April 19 (Bloomberg) -- The European Union imposed five-year tariffs on stainless steel from India, saying EU producers including Acerinox SA are victims of subsidies to Indian competitors such as Mukand Ltd.
The EU duties as high as 4.3 percent aim to counter alleged trade-distorting Indian aid to exporters of stainless steel bars and rods, which are used in domestic appliances, cars and medical instruments. The levies affect EU imports worth around 40 million euros ($57 million) in 2009.
European producers that also include Ugitech SA and Aceros Inoxidables Olarra SA suffered “injury” as a result of subsidized imports from India, the 27-nation EU said in a decision today in Brussels. The five-year duties match provisional measures introduced in December and will take effect after being published in the EU Official Journal by April 30.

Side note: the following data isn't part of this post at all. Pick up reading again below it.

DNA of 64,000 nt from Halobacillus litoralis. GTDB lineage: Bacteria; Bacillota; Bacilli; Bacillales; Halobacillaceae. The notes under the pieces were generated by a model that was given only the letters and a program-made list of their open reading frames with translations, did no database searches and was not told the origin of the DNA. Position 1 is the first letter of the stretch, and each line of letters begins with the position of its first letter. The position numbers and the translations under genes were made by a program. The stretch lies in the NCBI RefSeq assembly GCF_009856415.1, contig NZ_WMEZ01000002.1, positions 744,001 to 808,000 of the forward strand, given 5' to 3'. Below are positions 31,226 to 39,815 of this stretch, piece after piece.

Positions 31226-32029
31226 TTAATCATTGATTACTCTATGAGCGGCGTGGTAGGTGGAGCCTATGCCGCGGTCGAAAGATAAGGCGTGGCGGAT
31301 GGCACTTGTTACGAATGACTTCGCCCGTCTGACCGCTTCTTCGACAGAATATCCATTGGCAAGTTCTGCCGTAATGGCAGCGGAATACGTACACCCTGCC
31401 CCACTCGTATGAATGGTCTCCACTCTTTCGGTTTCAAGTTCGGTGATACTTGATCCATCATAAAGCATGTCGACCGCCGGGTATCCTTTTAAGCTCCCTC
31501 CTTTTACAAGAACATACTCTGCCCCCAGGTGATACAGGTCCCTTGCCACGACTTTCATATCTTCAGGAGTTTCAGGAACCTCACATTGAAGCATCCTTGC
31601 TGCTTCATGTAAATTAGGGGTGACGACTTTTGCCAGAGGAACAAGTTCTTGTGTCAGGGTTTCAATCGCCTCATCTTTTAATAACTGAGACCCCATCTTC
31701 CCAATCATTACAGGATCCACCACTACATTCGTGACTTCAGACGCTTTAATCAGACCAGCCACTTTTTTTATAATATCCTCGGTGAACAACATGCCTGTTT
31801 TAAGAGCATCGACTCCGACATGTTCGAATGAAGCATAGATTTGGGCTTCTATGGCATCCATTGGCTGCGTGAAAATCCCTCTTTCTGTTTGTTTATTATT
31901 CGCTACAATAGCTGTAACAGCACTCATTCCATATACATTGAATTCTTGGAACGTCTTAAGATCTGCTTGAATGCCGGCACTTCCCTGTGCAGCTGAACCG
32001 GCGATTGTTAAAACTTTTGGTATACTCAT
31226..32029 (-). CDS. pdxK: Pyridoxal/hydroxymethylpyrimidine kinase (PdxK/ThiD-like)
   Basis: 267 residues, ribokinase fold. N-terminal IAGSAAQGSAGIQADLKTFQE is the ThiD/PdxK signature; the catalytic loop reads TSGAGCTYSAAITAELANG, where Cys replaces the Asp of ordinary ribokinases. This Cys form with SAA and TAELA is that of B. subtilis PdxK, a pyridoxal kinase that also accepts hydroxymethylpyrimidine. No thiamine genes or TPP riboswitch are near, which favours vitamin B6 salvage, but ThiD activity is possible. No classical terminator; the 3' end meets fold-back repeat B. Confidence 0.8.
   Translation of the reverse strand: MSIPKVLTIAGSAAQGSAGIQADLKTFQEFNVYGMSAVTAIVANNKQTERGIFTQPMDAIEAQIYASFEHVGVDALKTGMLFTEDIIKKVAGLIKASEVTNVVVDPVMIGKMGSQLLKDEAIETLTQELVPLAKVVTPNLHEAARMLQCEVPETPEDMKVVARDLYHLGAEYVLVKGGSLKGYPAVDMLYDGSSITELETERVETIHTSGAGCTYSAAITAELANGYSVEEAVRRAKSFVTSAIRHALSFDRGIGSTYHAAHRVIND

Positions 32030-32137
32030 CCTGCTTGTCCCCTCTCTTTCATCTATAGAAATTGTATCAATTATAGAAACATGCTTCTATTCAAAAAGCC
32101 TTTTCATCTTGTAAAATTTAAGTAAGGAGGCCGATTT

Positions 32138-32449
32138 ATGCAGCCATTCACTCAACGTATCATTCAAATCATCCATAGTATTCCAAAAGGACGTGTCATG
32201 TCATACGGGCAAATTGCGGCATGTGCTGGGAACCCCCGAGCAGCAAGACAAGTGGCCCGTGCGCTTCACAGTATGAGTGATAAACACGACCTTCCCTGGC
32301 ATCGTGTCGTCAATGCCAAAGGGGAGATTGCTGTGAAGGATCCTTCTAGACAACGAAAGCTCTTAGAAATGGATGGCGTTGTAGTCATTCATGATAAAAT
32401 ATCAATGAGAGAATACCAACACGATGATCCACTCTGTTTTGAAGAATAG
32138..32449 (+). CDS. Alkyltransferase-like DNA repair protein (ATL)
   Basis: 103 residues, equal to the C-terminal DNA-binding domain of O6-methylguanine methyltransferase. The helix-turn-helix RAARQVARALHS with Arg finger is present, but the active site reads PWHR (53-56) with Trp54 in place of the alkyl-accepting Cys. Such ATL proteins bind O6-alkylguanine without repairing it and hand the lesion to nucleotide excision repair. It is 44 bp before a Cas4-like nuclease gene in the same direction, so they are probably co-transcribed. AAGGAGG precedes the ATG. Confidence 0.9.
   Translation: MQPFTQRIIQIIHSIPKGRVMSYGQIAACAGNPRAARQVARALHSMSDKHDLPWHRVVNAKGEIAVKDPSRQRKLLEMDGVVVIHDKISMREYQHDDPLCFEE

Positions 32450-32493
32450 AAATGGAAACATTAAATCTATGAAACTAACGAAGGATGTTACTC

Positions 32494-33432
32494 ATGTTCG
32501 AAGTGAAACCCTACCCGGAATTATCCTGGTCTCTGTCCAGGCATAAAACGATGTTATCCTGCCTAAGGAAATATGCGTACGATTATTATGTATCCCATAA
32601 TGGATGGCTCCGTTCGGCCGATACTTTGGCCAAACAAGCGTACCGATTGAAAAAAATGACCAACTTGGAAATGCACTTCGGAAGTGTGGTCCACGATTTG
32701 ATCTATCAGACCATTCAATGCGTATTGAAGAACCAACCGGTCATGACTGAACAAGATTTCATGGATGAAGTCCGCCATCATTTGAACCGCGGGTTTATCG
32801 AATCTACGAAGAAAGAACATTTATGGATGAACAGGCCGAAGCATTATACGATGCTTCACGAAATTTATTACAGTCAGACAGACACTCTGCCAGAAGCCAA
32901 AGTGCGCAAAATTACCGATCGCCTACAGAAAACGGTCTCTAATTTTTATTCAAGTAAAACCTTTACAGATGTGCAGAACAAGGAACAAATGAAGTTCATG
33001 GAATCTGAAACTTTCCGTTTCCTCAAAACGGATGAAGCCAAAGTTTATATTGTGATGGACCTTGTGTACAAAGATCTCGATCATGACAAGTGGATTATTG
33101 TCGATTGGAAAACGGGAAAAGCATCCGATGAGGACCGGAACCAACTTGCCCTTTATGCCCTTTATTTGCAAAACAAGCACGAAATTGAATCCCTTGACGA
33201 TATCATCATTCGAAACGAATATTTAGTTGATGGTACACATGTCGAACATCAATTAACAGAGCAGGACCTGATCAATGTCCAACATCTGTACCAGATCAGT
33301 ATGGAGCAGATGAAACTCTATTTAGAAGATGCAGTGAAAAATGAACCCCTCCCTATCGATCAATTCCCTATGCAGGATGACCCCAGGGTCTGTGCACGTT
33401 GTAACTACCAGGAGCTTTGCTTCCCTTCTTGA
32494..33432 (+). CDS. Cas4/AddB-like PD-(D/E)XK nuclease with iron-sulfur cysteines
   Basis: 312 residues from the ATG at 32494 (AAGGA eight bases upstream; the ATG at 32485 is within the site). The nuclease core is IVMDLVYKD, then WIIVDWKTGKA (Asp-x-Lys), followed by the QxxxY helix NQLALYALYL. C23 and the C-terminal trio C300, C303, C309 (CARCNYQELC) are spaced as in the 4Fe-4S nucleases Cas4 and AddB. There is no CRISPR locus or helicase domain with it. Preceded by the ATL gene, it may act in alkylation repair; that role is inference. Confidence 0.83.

Indian exporters of stainless steel bars and rods increased their combined share of the EU market to 11.8 percent in the 12 months through March 2010 from 10.4 percent in 2007, according to the bloc. It said three aid programs based on India’s Foreign Trade Act and one program stemming from the country’s Banking Regulation Act led to unfair export subsidies.
The duty rates are 3.3 percent against four manufacturers in the Venus group, 3.4 percent against Chandan Steel Ltd., 4 percent against 19 manufacturers including Mukand and Shah Alloys Ltd., and 4.3 percent against Viraj Profiles Ltd. and any other Indian exporters.
The anti-subsidy -- or “countervailing” -- duties are the outcome of an investigation that the EU opened in April 2010 after a complaint by the European Confederation of Iron and Steel Industries, also known as Eurofer, on behalf of producers representing more than 25 percent of the bloc’s output of stainless steel bars and rods.
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